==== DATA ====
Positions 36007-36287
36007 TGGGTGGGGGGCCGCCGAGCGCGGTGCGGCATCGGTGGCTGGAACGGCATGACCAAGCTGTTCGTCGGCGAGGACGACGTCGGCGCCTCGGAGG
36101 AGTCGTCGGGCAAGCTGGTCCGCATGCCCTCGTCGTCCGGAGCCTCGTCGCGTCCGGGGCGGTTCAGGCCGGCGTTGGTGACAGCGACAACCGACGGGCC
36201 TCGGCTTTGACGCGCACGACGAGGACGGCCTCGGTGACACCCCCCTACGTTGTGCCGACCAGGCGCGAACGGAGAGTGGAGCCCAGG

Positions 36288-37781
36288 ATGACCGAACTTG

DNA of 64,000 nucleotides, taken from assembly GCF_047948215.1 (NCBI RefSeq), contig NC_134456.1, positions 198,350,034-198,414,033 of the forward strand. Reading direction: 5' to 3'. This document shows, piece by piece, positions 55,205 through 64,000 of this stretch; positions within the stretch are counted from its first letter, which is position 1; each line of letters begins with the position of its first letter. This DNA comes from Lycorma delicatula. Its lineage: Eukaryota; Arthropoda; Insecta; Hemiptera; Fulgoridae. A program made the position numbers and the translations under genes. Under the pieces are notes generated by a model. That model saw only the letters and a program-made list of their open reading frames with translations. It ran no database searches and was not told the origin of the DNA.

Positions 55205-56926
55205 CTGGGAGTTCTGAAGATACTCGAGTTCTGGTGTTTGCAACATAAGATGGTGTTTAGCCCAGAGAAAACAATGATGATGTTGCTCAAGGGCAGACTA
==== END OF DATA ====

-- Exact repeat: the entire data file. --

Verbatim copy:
Positions 36007-36287
36007 TGGGTGGGGGGCCGCCGAGCGCGGTGCGGCATCGGTGGCTGGAACGGCATGACCAAGCTGTTCGTCGGCGAGGACGACGTCGGCGCCTCGGAGG
36101 AGTCGTCGGGCAAGCTGGTCCGCATGCCCTCGTCGTCCGGAGCCTCGTCGCGTCCGGGGCGGTTCAGGCCGGCGTTGGTGACAGCGACAACCGACGGGCC
36201 TCGGCTTTGACGCGCACGACGAGGACGGCCTCGGTGACACCCCCCTACGTTGTGCCGACCAGGCGCGAACGGAGAGTGGAGCCCAGG

Positions 36288-37781
36288 ATGACCGAACTTG

DNA of 64,000 nucleotides, taken from assembly GCF_047948215.1 (NCBI RefSeq), contig NC_134456.1, positions 198,350,034-198,414,033 of the forward strand. Reading direction: 5' to 3'. This document shows, piece by piece, positions 55,205 through 64,000 of this stretch; positions within the stretch are counted from its first letter, which is position 1; each line of letters begins with the position of its first letter. This DNA comes from Lycorma delicatula. Its lineage: Eukaryota; Arthropoda; Insecta; Hemiptera; Fulgoridae. A program made the position numbers and the translations under genes. Under the pieces are notes generated by a model. That model saw only the letters and a program-made list of their open reading frames with translations. It ran no database searches and was not told the origin of the DNA.

Positions 55205-56926
55205 CTGGGAGTTCTGAAGATACTCGAGTTCTGGTGTTTGCAACATAAGATGGTGTTTAGCCCAGAGAAAACAATGATGATGTTGCTCAAGGGCAGACTA